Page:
Do you wamt to come over here and get a loook at his hooves?

ESPECIALLY FOR THOSE WHO DON'T GROW UP AROUND ANIMALS.

Mikayla Hjelden: I KNOW EVERY KID IS LIKE, I WANT TO BE A VET WHEN I'M OLDER. BUT I THINK IT'S IMPORTANT FOR THEM TO LEARN KIND OF WHAT ELSE KIND OF GOES INTO IT, SO THAT THEY KNOW IT'S NOT JUST PETTING AND SEEING ANIMALS ALL DAY. SO THEY'RE LEARNING INJECTIONS AND HOW TO LIKE MEDICATE AND LEARN TO WRAP AND X-RAY AND STUFF LIKE THAT.AURORA HOPES TO BE A LARGE ANIMAL VET SOMEDAY. THAT 'S SOMETHING THAT'S IN VERY SHORT SUPPLY RIGHT NOW.

Aurora: BECAUSE MY AUNTIE'S A VET, AND BECAUSE I LIKE HELPING ANIMALS.

THIS WAS THE CAMP'S FIRST YEAR, AND MORE THAN SIXTY KIDS ATTENDED. THANKS EMILY.

STILL AHEAD ON AGWEEK TV, WHERE THEY'RE LEARNING ABOUT THE REGION'S TOP INDUSTRY...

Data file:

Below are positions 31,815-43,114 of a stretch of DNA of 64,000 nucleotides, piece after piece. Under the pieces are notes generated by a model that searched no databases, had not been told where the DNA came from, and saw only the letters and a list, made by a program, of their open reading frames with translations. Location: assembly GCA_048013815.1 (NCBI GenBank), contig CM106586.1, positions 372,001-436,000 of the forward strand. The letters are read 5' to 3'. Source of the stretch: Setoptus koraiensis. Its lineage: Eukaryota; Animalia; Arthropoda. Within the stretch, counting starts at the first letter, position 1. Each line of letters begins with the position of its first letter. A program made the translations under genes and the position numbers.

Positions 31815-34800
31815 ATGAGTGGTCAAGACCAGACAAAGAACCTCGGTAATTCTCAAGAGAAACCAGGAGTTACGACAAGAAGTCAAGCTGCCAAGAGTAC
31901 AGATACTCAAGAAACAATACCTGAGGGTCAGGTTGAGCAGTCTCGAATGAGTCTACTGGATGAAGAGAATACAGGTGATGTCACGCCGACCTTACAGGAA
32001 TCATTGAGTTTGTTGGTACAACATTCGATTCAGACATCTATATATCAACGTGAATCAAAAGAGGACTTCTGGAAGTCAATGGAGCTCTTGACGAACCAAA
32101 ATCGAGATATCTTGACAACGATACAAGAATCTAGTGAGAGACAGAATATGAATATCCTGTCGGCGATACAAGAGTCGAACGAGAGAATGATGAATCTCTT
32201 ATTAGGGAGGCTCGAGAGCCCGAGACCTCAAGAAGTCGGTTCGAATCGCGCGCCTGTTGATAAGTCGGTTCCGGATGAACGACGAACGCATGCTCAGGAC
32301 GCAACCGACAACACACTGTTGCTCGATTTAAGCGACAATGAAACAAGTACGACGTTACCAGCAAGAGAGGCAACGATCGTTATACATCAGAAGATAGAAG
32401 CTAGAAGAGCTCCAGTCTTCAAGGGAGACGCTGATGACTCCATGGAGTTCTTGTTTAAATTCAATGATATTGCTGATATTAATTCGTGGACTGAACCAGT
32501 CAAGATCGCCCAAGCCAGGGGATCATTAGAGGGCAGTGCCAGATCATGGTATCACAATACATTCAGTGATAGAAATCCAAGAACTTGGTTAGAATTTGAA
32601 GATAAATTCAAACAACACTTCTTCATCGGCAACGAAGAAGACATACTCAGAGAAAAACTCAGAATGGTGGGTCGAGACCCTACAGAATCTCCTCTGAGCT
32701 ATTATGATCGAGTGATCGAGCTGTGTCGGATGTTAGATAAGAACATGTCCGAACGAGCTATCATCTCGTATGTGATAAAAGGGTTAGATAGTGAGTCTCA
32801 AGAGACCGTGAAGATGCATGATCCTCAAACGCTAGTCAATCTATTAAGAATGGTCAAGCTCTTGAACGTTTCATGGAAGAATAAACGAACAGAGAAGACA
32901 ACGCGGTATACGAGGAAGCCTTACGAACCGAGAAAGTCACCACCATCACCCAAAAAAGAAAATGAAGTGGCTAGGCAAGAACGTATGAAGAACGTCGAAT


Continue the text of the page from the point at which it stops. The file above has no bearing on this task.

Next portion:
CONSUMERS LEARNED ABOUT REGION'S NUMBER ONE INDUSTRY AT AG DAY AT THE PAVILION IN SIOUX FALLS.

THE ANNUAL EVENT FEATURES SOUTH DAKOTA FARM GROUPS HIGHLIGHTING VARIOUS COMMODITIES. KIDS COULD PET A PIG OR BABY CHICKS AND LEARN ABOUT THE CORN AND SOYBEAN MEAL THEY EAT AS FEED. THEY ALSO PARTICIPATED IN OTHER FAMILY FRIENDLY ACTIVITIES TO BRING THE FARM TO THE CITY, LIKE PLANTING SOYBEANS.

AG DAY AT THE PAVILION WAS ALSO A CELEBRATION OF NATIONAL AG WEEK.

STORIES YOU'LL ONLY SEE ON AGWEEK.COM AND AGWEEK MAGAZINE THIS WEEK...

ADMITTING IT HAD OUTDATED INFORMATION, THE EPA HAS LIFTED RESTRICTIONS ON THE USE OF ENLIST HERBICIDES IN 134 COUNTIES, INCLUDING SIX IN MINNESOTA.

AND THE UNIVERSITY OF MINNESOTA IS PLANNING A 220 MILLION DOLLAR AG AND FOOD SYSTEMS RESEARCH AND INNOVATION COMPLEX NEAR AUSTIN.

THANKS FOR WATCHING THIS WEEK'S EDITION OF AG WEEK TV.

REMEMBER, FOR ALL YOUR AG NEWS, GO TO AG WEEK.COM, AND FOLLOW US ON FACEBOOK, TWITTER AND INSTAGRAM AS WELL. HAVE YOURSELF A GREAT AND SAFE WEEK.